by Kent Sterling
You have to hand it to those who work at the University of North Carolina. They are a moralistic bunch, even if the coaches hired to lead the student athletes there are lacking in that area.
Jack Halperin has tutored student-athletes at UNC for 23 years, but decided enough was enough when it appeared to him that men’s basketball coach Roy Williams made an irresponsible decision in allowing P.J. Hairston to stay on the team despite a series of poor decisions with minor legal consequences over the past year.
The Daily Tar Heel printed a letter from Halperin that succinctly airs his grievance:
TO THE EDITOR:
Roy, after 23 years as an academic tutor, and after going through the devastating football scandal, I am resigning in protest of your disgraceful decision to allow P.J. Hairston to remain on the team.
If I were arrested driving with no license, illegal drugs and a gun in a felon’s car, my employment at this University would end immediately.
Hairston’s DTH headline quote was, “I will play this season.” Since when does the criminal decide his fate?
Athletic academic tutor
There are few things as sure as the axiom that the only thing that gets coaches fired is losing, and after last season, Williams needs a gun full of bullets to rebound from a 25-11 campaign that saw the eight-seeded Tar Heels bow out of the NCAA Tournament in the round of 32.
In 2009-2010, Williams led UNC to a comparatively miserable 20-17 record and an NIT berth.
With Hairston, Williams might have a squad talented enough to win a national championship. Without him, they would still be good, but not potentially elite.
When it comes to getting paid, Vince Lombardi was right when he said, “Winning isn’t everything; it’s the only thing.” That is certainly not lost on Williams, whose handling of Hairston, whose decision making has revealed him to be a short-sighted and self-indulgent mope, has been lenient. If the pot, gun, and rental car provided by a felon/booster named Fats Thomas didn’t belong to him, they belonged to someone close, and that shows sufficient idiocy for removal.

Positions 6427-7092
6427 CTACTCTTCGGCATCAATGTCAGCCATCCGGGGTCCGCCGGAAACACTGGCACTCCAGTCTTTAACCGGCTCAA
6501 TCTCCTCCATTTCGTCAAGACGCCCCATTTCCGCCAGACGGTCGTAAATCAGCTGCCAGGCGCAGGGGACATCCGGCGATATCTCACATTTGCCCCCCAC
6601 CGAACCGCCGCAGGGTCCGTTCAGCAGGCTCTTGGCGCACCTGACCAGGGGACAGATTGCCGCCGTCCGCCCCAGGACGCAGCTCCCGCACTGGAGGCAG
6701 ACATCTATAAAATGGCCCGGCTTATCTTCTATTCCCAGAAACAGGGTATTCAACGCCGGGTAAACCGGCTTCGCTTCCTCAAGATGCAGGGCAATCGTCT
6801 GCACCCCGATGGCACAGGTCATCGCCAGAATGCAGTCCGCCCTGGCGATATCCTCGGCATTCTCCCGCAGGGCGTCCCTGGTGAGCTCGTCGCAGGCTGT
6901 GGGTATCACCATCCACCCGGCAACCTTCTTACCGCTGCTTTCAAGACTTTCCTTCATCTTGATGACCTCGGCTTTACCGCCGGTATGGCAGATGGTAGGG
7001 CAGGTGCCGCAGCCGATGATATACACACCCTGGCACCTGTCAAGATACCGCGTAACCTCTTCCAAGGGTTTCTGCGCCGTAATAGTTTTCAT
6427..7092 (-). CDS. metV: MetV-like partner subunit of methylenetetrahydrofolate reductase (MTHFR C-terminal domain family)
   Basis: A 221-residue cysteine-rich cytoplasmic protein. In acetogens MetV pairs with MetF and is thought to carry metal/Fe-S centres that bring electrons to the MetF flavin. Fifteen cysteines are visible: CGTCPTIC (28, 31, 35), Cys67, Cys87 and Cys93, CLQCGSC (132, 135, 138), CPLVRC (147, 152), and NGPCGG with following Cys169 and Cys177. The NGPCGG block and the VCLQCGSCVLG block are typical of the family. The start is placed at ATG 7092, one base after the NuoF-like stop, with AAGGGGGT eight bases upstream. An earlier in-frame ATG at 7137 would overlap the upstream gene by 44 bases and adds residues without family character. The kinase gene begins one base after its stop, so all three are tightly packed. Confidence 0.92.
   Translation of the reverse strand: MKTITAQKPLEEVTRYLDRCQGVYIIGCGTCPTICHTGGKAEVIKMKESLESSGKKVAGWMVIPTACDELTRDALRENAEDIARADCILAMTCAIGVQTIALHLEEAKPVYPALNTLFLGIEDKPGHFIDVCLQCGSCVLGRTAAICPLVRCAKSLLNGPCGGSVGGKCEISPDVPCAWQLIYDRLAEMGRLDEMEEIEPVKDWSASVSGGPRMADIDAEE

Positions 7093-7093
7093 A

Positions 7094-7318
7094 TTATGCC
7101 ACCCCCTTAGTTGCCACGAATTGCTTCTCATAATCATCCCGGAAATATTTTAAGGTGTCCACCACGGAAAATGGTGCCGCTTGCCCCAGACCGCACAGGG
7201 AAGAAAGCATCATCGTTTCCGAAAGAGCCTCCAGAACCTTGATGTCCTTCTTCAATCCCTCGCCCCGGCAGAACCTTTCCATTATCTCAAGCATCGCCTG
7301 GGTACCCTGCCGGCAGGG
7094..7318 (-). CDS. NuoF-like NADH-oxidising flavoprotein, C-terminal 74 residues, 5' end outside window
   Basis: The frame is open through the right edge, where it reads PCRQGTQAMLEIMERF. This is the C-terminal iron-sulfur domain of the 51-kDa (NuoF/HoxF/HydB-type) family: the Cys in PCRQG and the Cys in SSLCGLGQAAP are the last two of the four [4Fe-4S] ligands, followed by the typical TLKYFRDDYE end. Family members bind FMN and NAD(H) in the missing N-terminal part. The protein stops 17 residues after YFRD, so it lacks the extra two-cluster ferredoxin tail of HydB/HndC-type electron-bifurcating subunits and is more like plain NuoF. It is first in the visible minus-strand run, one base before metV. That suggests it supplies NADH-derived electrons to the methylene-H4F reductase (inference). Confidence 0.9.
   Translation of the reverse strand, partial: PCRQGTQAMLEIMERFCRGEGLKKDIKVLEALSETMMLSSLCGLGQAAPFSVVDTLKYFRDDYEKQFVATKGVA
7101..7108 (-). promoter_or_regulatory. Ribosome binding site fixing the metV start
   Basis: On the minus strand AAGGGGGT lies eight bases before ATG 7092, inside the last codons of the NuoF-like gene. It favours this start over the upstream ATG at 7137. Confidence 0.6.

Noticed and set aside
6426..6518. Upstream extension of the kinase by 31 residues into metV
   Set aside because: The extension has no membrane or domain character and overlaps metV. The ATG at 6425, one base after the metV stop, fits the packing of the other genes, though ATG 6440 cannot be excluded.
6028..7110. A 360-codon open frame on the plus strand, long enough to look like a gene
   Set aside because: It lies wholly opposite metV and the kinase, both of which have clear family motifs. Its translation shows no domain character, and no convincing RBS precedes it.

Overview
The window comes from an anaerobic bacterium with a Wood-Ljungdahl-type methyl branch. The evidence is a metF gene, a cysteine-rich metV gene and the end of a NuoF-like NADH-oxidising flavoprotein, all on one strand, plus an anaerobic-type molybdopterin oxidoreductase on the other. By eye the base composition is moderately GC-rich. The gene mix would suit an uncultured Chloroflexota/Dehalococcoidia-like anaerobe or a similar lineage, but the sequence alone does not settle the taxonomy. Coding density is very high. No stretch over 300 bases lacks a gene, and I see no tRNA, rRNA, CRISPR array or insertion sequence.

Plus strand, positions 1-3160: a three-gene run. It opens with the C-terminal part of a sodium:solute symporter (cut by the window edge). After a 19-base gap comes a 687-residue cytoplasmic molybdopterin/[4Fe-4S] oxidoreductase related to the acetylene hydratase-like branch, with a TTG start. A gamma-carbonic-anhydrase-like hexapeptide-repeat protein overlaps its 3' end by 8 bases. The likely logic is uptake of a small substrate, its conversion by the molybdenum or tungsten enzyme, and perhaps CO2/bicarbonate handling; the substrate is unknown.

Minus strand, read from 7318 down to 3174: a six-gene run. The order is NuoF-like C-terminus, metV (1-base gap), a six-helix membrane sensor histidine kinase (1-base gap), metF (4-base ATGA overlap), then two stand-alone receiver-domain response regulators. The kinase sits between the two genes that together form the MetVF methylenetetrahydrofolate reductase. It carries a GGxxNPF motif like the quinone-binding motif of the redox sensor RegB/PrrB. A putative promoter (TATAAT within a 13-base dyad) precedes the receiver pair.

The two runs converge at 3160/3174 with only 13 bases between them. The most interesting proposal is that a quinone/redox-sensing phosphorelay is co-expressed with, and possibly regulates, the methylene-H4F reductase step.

Maybe Williams is punishing Hairston with significant extra work, maybe not. But the very public resignation of a tutor who has devoted his energies to helping kids learn/stay eligible for 23 years doesn’t tell a very compelling story in Williams defense.
Mary Willingham,the assistant director of the center for student success and academic counseling at UNC, has also been very public in her critique of UNC’s decision to protect itself than to bring consequences to bear upon those who mistake their university for an athletic factory. In June, she wrote:
Protecting our (UNC’s) image has become the most important factor, sadly, this appears to have done more harm than good. As an institution of higher education where learning should be taking place each and every day, what is the lesson in all of this? Yesterday was the lowest day on campus – ever. As yet another new bright eyed group of first year students meet up in the pit, we, the adults continue to cover up the truth about our mistakes. One dark cloud hangs in the otherwise blue sky, and we could make it go away – if we were honest.
Educational inequality is fed by a machine on our campus and campuses everywhere – the college sport system – until we own it and make the proper adjustments, the cheating will continue. Waiting for the NCAA is a joke, the sky over Indianapolis is full of dark clouds, thunder and lightening. They have failed miserably as a regulatory body. Bogus systems of eligibility along with secrets, silence and our own vulnerabilities win, our students lose. Protecting the brand at all costs – worth it? Lesson learned? Not yet.
It’s people like Halperin and Willingham that set a great example, and give students and alums a reason to remain proud of the University of North Carolina.